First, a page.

A Zimbabwean accused of trying to blow up his house while he and his lodger were inside should have been deported from Britain two years ago
Reading Evening Post:
Trevor Tarira, 31, was jailed in 2003 for attacking his wife and a judge ruled at the time he should be sent back to the African country after his release.
And the Evening Post can now reveal that just last month Tarira was convicted in Teeside of voyeurism and theft, jailed for a year, and put on the sex offenders’ register for 10 years.
On Friday afternoon, a jury at Reading Crown Court took just under two hours to find Tarira innocent of arson while being reckless whether life would be endangered, a charge laid against him following a gas explosion on October 17 last year at the house he rented in Fakenham Close, Lower Earley.
What the jury did not know was that Tarira is currently serving a one-year sentence imposed for voyeurism at Teeside Crown Court in June this year, and although he was cleared of the arson charge on Friday, he was immediately returned to prison to serve the rest of his sentence.
The court in Teeside heard how in December 2004 Tarira plied a woman with vodka before taking indecent pictures of her in a train toilet.
Tarira, who has a PhD from Zimbabwe, befriended the 21-year-old as she was travelling from the south coast to meet her soldier boyfriend at Catterick Garrison in North Yorkshire.
He convinced the woman he was a cancer specialist who had treated the mother of rap star Jay-Z in New York, the court heard, then got the woman so drunk she was unable to remember what had happened when the pair went into a toilet on the train.
Detectives believe Tarira may have used a date-rape drug, but no traces of any substance were found when the woman was examined.
Tarira, who gave his address then as Holmes Road, Earley, told police he was a surgeon at St Thomas’s Hospital, in London, and said his name was Dr Terry Shaft.
The jury decided that the woman was not in a position to give her consent for the pictures of her private parts to be taken because of the state she was in, and he was found guilty of two counts of voyeurism and one of the theft of the woman’s credit card.
A not guilty verdict was recorded on a charge of indecent assault.
After police arrested Tarira, they found hundreds of similar pictures on his laptop computer and e-mail correspondence with a man in the US, which suggested they collected them and had a ratings system.
Detective Constable Gary Heseltine, of the British Transport Police, said after the case: “He is an extremely dangerous man and I am pleased he has been removed from society.
“He is a devious, calculating man.”
After initial confusion surrounding his presence in the UK, partly because his passport had been destroyed in the Fakenham Close fire, it was established Tarira did in fact have the legal right to remain in the UK.
And Judge Leslie Spittle at Teeside Crown Court decreed Tarira was not “detrimental to this country” and therefore refused an application for his deportation.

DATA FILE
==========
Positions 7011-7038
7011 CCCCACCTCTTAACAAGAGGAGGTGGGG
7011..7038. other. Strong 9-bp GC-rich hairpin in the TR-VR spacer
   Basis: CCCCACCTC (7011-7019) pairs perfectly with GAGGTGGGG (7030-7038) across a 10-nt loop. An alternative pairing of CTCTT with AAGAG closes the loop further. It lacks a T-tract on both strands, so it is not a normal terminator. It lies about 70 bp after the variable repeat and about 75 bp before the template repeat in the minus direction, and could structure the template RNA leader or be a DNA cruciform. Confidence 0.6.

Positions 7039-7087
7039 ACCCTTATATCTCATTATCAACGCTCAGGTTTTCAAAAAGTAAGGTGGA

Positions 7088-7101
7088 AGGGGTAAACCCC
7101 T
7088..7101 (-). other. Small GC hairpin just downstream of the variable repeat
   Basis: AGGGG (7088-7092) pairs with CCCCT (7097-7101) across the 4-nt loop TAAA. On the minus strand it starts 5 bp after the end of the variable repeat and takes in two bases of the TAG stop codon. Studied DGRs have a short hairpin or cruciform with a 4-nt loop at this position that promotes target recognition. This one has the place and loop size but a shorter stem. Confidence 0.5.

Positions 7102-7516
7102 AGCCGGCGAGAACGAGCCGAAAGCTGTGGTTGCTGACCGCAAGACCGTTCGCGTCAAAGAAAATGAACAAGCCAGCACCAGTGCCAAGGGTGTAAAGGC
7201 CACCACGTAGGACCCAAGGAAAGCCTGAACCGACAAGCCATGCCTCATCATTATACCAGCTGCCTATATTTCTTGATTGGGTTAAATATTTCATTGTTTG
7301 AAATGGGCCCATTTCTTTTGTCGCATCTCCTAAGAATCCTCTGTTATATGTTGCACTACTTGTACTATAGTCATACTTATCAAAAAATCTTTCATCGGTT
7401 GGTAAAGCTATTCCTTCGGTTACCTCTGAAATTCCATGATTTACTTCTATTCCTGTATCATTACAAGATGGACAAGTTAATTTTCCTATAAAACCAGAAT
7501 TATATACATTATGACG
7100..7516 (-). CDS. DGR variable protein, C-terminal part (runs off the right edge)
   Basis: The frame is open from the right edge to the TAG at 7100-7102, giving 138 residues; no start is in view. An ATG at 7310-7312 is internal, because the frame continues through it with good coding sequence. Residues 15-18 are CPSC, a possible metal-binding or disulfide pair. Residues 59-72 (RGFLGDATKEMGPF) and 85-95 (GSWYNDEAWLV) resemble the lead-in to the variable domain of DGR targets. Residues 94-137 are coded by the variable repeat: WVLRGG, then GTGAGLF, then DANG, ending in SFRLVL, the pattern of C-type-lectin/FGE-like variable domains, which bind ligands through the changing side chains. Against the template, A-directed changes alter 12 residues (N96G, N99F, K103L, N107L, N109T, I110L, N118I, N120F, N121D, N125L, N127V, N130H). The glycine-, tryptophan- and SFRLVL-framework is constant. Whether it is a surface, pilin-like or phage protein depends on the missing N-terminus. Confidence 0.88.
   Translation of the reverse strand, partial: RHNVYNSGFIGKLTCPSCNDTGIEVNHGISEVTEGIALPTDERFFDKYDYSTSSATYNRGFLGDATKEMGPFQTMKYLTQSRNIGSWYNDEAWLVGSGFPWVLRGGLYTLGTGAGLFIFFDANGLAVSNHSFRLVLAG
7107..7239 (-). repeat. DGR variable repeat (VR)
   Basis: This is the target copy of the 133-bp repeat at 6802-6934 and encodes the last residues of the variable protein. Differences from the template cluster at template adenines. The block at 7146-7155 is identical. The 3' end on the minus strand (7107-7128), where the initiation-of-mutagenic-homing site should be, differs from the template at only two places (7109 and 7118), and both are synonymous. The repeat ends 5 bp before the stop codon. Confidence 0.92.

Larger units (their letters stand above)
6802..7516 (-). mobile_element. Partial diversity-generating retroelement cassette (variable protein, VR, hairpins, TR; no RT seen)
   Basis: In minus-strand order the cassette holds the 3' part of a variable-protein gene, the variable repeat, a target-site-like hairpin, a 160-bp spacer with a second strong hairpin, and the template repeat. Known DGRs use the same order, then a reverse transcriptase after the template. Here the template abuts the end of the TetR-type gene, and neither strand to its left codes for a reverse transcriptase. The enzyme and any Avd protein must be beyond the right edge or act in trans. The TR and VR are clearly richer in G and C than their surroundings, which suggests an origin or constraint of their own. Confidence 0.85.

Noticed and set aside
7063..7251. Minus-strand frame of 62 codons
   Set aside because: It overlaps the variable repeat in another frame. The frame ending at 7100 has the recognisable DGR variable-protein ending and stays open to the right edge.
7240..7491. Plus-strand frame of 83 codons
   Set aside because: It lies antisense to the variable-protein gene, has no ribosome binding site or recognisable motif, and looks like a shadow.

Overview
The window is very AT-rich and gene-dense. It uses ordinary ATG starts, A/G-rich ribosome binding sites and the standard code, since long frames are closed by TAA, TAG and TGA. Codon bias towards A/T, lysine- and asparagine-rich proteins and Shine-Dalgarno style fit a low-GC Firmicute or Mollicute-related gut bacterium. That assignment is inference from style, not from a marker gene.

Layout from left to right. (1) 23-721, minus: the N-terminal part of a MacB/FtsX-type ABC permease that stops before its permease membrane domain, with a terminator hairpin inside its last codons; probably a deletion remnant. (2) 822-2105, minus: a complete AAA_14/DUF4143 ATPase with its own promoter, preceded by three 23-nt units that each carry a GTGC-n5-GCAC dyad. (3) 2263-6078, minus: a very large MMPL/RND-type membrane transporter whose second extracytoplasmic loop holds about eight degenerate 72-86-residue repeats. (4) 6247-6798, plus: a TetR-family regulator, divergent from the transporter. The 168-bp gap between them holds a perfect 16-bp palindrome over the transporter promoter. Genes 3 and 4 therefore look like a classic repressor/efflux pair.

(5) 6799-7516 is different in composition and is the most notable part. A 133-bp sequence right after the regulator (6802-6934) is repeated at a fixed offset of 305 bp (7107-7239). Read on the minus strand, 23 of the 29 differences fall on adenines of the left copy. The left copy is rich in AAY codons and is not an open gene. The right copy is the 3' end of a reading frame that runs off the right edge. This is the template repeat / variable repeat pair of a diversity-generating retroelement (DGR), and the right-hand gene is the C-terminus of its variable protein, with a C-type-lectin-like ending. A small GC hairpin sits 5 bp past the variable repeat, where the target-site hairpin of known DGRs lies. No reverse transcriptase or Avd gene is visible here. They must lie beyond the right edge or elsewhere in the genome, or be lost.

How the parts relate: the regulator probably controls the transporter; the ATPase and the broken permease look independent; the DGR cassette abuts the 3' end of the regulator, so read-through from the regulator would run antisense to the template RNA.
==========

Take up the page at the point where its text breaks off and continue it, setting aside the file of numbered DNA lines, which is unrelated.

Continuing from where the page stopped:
Amazingly, Tarira had by then already been convicted at Reading Crown Court of assault after attacking his wife with a pair of scissors in May 2003.
Tarira carried out the “savage attack” on Florence Mavunga two days after she walked out on him, Reading Crown Court heard in June 2003.
He had confronted his wife in the car park of Wilton House residential home in Parkside Road, where she worked, and during the attack hit her face against a wall breaking a tooth.
The court heard Tarira told her: “You left me. Now you’re going to suffer, now you’re going to see.”
Tarira, then of Dovecote Road, Whitley, admitted one count of wounding with intent and was jailed for nine months.
At the time, judge Mr Recorder Guy Hungerford said: “What took place was a thoroughly savage attack upon a woman. There can be no excuse for that.”
He also recommended Tarira, who was in the UK on a student visa and whose young son and father still live in Zimbabwe, be deported upon his release.
In October 2005, the Asylum and Immigration Tribunal in London ruled against the Home Office and ordered a stop to deportations to Zimbabwe.
The tribunal said that people returning to the country from the UK were regarded as “traitors and spies” by Robert Mugabe’s regime, and were at risk of harm.
“Zimbabweans who claim asylum in Britain automatically identify themselves as opponents of [president Robert] Mugabe. To return them to Zimbabwe could seal their fate,” said Sherman Carroll, director of public affairs for the Medical Foundation for the Care of Victims of Torture, speaking after last year’s ruling.
However it is not known why Tarira was not removed in 2004, when he was released from prison but before the ruling came into force.
In April 2006, the Home Office admitted that more than 1,000 foreign criminals were released between 1999 and March 2006 without being considered for deportation.
Following a row over the scandal, Home Secretary Charles Clarke was sacked from government, and Prime Minister Tony Blair said he wanted the vast bulk of foreign prisoners to be deported automatically “irrespective of any claim that they have that the country to which they are going back may not be safe.”
No-one from the Immigration Service would comment on Tarira’s case on Friday.
The jury in the arson case heard Tarira had tried to kill himself with an overdose on the night of the house explosion because of the breakdown of his relationship, but he said he had not interfered with the gas and was unconscious because of the pills he had taken when the explosion happened. He was carried unconscious from the burning building by firefighters.
Lodger Michael Durkin, who had moved in to the property just two days before, escaped from the house unharmed.
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